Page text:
15. Argo deserves all the love, attention and awards it’s been receiving. It’s a truly brilliant film but every cynic will point to the hollywood angle to diminish it’s accomplishments. I really don’t see the fuss over life of pi though. Sure it’s pretty, but strip out the cgi and the 3D and you’re left with a pretty boring waste of time. I really don’t see why The Impossible hasn’t gotten more love. Now THAT’S a brilliant film as well.

  16. “Oh no. Now what?” A truly pathetic question. Obviously this anonymous Oscar strategist is a wimp and a dimwit. Argo is going to win Best Picture that’s what.

  17. Argo really is the best film of the year and I hope it prevails at the Oscars. Lincoln also worthy. Silver Linings is only slightly better than average.

  18. Argo was like a 1992 TV movie with a quality cast. Cue the swelling music as the bad guys’ jeeps recedes from view. Yadayadayada.

    Zero Dark Thirty was intensely good, so much more accomplished on so many levels and deserves the win. Amour was amazing. It’s between those two.

  19. Best movies (or at least those I enjoyed the most and surprised me) of 2012 were Klown and Headhunters (and I’m not even sure they were released last year, but were in this country at least)…unfortunately, not many people have seen them :(

    Both, FWIW, are being developed by US studios (Todd Philips for Klown, not sure who is doing Headhunters, though Mark Wahlberg is apparently interested). See them before they mangle the originals!

    Both were on Netflix/Amazon on Demand and I highly recommend them. They are subtitled.

  20. How is Silver Linings Playbook even nominated for Best Picture ? This would have been a forgettable summer release if not for the promotional skills of Harvey Weinstein.
    It’s basically “dangerous” in a sit-com cute way. And a male lead character who jogs with a trash bag on is way too precious for me.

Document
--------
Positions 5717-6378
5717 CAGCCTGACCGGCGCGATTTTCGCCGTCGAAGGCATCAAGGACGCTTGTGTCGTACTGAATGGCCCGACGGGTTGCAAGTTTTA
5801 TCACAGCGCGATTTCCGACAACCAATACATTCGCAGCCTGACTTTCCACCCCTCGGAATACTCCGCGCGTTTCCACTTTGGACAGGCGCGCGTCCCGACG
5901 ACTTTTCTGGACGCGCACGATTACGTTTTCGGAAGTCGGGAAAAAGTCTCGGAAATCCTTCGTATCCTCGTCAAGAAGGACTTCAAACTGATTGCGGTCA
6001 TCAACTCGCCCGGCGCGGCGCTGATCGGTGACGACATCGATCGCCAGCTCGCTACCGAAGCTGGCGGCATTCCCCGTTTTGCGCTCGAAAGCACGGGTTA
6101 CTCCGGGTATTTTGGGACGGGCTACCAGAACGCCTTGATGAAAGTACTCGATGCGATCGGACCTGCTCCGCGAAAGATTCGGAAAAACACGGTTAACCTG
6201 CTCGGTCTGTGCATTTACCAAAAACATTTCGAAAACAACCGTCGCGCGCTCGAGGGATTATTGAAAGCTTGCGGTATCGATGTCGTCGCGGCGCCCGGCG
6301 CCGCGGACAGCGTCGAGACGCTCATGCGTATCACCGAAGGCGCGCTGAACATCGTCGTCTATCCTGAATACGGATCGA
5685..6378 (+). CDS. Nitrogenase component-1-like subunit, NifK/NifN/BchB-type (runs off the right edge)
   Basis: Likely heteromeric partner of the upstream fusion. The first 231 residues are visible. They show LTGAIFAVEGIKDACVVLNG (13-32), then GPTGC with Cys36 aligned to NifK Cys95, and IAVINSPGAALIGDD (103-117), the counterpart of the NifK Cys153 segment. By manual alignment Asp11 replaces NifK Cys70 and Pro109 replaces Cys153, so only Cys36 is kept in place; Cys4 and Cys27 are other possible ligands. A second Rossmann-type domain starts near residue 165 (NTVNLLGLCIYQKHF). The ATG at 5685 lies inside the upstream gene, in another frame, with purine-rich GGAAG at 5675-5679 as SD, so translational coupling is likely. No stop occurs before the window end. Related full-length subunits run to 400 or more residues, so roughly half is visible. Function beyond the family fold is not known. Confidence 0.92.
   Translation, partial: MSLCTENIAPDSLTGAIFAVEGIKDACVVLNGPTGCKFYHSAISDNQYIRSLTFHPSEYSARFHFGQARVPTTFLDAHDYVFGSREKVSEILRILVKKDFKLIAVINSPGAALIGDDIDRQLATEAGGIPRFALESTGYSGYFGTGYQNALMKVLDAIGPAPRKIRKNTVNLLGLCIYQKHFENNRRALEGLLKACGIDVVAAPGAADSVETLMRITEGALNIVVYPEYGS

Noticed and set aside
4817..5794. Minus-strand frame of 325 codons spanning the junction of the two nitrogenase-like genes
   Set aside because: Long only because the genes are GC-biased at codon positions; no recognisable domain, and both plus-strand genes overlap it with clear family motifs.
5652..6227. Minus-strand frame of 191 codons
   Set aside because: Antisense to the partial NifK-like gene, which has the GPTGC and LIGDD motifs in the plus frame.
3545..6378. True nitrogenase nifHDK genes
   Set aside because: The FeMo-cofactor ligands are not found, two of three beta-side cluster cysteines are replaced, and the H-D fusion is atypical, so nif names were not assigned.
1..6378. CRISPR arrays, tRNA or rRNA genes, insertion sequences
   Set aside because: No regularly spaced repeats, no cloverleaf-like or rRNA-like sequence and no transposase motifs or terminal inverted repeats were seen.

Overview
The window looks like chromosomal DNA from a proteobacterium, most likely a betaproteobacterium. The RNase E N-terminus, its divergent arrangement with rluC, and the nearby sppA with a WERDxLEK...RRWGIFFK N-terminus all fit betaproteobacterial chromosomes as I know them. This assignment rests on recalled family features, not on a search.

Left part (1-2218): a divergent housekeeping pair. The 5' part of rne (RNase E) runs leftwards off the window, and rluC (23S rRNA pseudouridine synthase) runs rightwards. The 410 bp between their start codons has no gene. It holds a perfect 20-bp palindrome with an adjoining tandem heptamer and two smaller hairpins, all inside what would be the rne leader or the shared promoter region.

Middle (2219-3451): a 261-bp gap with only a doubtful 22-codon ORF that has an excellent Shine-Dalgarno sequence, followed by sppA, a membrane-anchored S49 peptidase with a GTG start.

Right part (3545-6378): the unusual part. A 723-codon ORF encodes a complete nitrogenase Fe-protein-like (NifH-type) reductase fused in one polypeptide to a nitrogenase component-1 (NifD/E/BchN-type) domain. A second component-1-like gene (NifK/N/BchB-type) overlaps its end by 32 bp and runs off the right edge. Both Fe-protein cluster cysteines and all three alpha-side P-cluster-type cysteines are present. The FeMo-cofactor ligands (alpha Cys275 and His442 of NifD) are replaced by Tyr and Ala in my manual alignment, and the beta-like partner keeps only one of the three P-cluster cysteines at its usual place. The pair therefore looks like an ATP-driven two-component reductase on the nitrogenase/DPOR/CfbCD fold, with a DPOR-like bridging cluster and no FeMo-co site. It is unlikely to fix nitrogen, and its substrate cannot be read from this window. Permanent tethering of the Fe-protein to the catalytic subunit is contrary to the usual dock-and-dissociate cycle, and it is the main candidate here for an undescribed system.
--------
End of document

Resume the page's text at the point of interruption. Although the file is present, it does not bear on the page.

21. Argo, like Moneyball, is Hollywood producer naval gazing. It’s fine entertainment, but no one will remember it in 5 years, let alone be watching it, as is the case with most of these films. They have no sense of timelessness, no sense beyond the fashion of the moment. Of all the films that are in this group, only Amour and Lincoln are of the caliber of best picture nominees, movies that will be revisited again and again in the decades to come. Life of Pi, technically is wonderful, so it has merit, but Silver Linings and Argo…? Fine movies, yes, but not really about anything, and certainly will age terribly. Is this the best we can do?

    1. “ one will remember Argo or Moneyball in 5 years let alone be watching it…”
      Seriously? First, Moneyball was a brilliant film. Second, let’s compare Argo to ZeroDarkThirty. In both films, you know the outcome. The difference is, in Argo, you like the characters and root for them right up to the end of the film. In ZDT, by the time Osama bin Laden is killed, you just don’t care. It was a lackluster ending with no joy for our main character, who was just unlikeable and unpleasent from frame one, IMO.

      Personally, I like Les Miserables as best picture despite thinking Tom Hooper is a complete jerk to work for. But, with so many nominees, anyone can win at this point.